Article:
The location-based, augmented-reality game is a free-to-play iOS and Android title that drops a layer of walkers and well known character’s from AMC’s adaptation of Robert Kirkman’s zombie comics onto your surroundings. The game uses Google Maps and augmented reality to give players a map of their real world populated with the enemies. The goal of the game, unlike popular AR title “Pokemon Go,” is essentially to survive.
The game launches with a real world map of gamers surroundings and icons showing off nearby zombies, infestations and caches. If they’re close enough, a player can just tap on them to either grab and unlock the cache or to take on the zombies. In battle, the zombies show up in front of the player, who then taps on them to shoot the shambling dead. Dexterity does play a role in this fights, for instance head shots do more damage, but it’s still a very simplistic approach to a shooter. A player can also tap a button to turn the drawn background into a real world view of your surroundings, which it then populates with the enemies. As you play through the game, you unlock weapons and friendlies — including fan-favorites like Rick, Daryl and Michonne. The sidekicks can join you in battles and as you level them up, they bring along special abilities. Weapons can also be traded and leveled up.
The game also supports cooperative horde battles and the ability to build out a base of sorts which rewards you with in-world goodies.
While the game may sound a lot like developer Niantic’s massively popular “Pokemon Go,” AMC’s Clayton Neuman tells Variety that isn’t the goal.
“‘Pokemon’ is a great game, and it did a lot to innovate in this space,” he said. “But our goal wasn’t to make ‘Pokemon Go’ with zombies. Augmented reality and location gaming is a great way to bring “The Walking Dead” into our world. It gives you a chance to experience the apocalypse and live out hypothetically what you would do.”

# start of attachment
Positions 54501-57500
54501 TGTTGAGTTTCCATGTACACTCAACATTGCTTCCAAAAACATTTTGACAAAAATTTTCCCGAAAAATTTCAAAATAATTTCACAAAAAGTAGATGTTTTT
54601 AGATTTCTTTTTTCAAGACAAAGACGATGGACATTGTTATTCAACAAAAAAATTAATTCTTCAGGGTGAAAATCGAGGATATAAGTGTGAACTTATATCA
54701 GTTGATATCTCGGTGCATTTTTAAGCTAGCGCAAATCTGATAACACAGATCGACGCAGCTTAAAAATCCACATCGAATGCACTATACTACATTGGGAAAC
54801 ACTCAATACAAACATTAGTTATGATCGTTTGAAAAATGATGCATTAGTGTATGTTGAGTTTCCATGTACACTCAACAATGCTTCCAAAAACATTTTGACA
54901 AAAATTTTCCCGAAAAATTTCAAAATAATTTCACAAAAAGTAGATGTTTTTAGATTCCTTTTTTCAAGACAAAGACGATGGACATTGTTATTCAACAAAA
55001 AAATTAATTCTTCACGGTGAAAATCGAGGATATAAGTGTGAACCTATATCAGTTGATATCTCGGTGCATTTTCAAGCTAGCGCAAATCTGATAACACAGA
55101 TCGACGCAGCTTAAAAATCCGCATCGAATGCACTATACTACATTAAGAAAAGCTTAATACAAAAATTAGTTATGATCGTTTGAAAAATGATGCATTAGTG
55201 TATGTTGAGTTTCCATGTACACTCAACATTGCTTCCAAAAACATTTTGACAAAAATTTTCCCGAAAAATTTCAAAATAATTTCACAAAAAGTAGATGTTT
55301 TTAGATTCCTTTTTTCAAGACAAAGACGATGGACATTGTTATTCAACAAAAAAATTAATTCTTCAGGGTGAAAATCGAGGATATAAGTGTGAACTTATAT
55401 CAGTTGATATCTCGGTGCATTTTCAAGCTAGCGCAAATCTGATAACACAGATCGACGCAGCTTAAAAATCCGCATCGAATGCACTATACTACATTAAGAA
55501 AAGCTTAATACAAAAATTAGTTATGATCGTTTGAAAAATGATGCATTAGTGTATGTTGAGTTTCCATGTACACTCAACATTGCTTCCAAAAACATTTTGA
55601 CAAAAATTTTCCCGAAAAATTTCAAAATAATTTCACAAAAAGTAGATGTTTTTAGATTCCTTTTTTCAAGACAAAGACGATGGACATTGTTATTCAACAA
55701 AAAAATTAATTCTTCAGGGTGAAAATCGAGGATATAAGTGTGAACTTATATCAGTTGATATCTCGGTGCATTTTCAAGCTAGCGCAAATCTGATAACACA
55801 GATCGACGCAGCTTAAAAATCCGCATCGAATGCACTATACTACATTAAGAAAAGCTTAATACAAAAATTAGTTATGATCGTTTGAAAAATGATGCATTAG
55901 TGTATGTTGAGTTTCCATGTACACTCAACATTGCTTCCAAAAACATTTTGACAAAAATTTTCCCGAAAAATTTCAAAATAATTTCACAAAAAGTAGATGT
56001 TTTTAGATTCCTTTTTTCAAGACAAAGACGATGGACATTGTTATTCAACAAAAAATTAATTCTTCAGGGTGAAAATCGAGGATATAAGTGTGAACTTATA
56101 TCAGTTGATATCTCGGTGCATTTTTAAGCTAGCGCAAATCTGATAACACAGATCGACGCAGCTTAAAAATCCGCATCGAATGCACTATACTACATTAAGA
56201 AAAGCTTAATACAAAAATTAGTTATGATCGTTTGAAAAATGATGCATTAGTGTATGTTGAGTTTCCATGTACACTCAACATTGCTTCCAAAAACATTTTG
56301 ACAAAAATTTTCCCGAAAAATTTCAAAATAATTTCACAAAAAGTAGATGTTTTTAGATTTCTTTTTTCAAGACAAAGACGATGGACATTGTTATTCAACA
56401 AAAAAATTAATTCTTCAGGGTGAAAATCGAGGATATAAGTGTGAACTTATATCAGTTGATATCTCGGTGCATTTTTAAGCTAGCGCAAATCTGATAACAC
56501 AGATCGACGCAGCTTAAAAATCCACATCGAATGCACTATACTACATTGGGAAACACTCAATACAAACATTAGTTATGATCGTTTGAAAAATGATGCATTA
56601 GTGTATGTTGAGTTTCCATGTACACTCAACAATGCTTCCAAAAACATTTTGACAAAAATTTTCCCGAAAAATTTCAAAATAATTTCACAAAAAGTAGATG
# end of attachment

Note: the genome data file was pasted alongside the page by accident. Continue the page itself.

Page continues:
The game does seem to take away some lessons from “Pokemon Go’s” early days. For instance, Neuman said that the team made sure that no matter where you live, no matter how rural it is, you’ll always have something to do.
“That was a concern we had,” he said. “The fan base is huge and diverse and they aren’t just in urban areas. So no matter where you hare you should have plenty to do, plenty of missions that spawn around you.”
While the game does push you to get out and find things to do in your area, it does also have the ability to attract zombies to you by using bait or calling in help from friends, no matter where the live in the world, by creating a sort of local mission with a flare.
“Certainly going out and getting things is something we want people to do,” he said. “That’s what the show is about. You’re in a community and you need something, so you go on a run. Going out and encountering things in the world and then bringing what you collected back. I don’t think it would have been authentic without doing that. But we didn’t want to leave people who don’t want to, or can’t get out, out in the cold.”
AMC and the developers also have a long roadmap for the game’s ever-expanding future, Neuman said.
“We see ‘The Walking Dead’ universe as something that lives 365 days of the year,” he said.
The includes things like loose tie-ins to the shows (though characters, living and dead, can and will be in the game). The plan is to also roll out different mission types, new zombies beyond the five available at launch and perhaps even live multiplayer modes. The game will also get updates to its use of AR, which currently looks a bit sloppy at times.
“ARKit 2 promises vertical plane detection which will allow us to do things like if there is a table or wall there the camera will know not to place a zombie there,” Neuman said.